Upfront Navigator: Which Laughs Last

May 23, 2005  •  Post A Comment

Comedy the Commodity

40 New and Returning Sitcoms Set for Fall; Fox Animates Sunday

With the next big broadcast comedy hit as elusive as ever, the six broadcast networks last week announced fall 2005 schedules that increase the number of half-hour comedies from fall 2004, with some networks more aggressive than others in the search for a comedy breakout series.

In total, 40 slated sitcoms are scheduled for the fall, with Fox opting to dedicate an additional half-hour to animated comedy reruns and The WB using reruns in three half-hour slots. That’s compared with 36 comedies at the beginning of the 2004-05 TV season.

NBC, with four comedies on its fall schedule, has strategized that launching a new comedy half-hour can come only slowly but surely and in specific protected time periods.

CBS and ABC will each have six comedies on its schedule but seem to have the same strategy.

The WB, with five comedies, is launching its sole new comedy with a proven lead-in.

UPN, however, is shaking up its schedule by putting four comedies on Thursdays from 8-10 p.m. (ET)-the only network to do so-and is scheduling its most promising comedy in the 8 p.m. berth.

With 11 comedies on in the fall (two debuts, nine returning) Fox is creating comedy blocks on Mondays and Fridays at 8 p.m. while dedicating its entire Sunday night to mostly animated comedy fare.

Whether these approaches will help cultivate a “Desperate Housewives”-like success for half-hours remains to be seen, but every network touted its comedic offerings as the “fresh” or “out-of-the box” wonders that will revive the genre.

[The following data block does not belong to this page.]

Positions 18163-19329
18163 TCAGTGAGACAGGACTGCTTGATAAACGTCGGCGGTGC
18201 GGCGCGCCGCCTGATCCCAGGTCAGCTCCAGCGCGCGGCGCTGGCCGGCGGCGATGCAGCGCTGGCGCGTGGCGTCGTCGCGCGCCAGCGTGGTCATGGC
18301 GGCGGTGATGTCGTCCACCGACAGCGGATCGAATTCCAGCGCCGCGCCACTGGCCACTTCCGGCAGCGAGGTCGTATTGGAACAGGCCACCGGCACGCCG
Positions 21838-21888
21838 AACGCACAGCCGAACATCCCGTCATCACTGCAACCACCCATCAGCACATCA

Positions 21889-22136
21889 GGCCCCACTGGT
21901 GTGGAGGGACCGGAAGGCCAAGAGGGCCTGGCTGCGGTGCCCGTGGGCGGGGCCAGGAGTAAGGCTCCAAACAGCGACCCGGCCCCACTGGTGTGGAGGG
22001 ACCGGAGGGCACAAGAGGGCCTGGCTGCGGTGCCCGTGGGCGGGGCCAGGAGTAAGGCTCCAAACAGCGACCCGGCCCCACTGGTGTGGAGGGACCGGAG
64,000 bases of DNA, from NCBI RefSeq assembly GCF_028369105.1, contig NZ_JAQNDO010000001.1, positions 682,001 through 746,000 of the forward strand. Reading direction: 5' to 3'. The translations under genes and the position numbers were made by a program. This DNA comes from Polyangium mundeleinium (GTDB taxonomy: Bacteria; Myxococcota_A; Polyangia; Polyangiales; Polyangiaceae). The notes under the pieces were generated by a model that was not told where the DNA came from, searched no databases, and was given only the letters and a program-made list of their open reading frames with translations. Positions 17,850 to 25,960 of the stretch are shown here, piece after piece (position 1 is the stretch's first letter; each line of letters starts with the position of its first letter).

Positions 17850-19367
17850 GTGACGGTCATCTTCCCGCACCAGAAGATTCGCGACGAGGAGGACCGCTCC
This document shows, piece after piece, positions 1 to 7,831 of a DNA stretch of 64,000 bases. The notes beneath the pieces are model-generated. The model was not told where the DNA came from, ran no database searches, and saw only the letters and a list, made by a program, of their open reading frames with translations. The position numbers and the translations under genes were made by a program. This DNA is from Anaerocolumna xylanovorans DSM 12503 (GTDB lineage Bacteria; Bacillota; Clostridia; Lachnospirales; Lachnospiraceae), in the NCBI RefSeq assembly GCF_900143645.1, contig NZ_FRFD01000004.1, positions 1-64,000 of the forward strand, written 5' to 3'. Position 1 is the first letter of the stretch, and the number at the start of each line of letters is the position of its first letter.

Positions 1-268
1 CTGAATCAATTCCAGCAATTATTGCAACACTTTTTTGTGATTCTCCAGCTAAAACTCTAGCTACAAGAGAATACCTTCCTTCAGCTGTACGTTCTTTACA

A network-by-network look at the upfront presentations:


The facts: ABC is adding two comedies and three dramas to its fall schedule but rolling out seven series during midseason: three comedies, three dramas and a reality show, several of which will have to fill in on Mondays once the final fall season of “Monday Night Football” on ABC ends.

Anne Sweeney, co-chair, Disney’s Media Networks unit, and president, Disney-ABC Television, delivered the good news from the network’s comeback season: ABC delivered 17 percent growth in the adults 18 to 49 demo for the season, the highest jump for any network since the advent of people meters. The network also has two of the top five highest-rated series among upscale young adults, she said.

Ms. Sweeney also said she’s counting on the ABC telecast of the 40th Super Bowl in January to be a “huge promotional platform for midseason,” though there was no mention of how the network planned to navigate winter series launches up against NBC’s Winter Olympics coverage.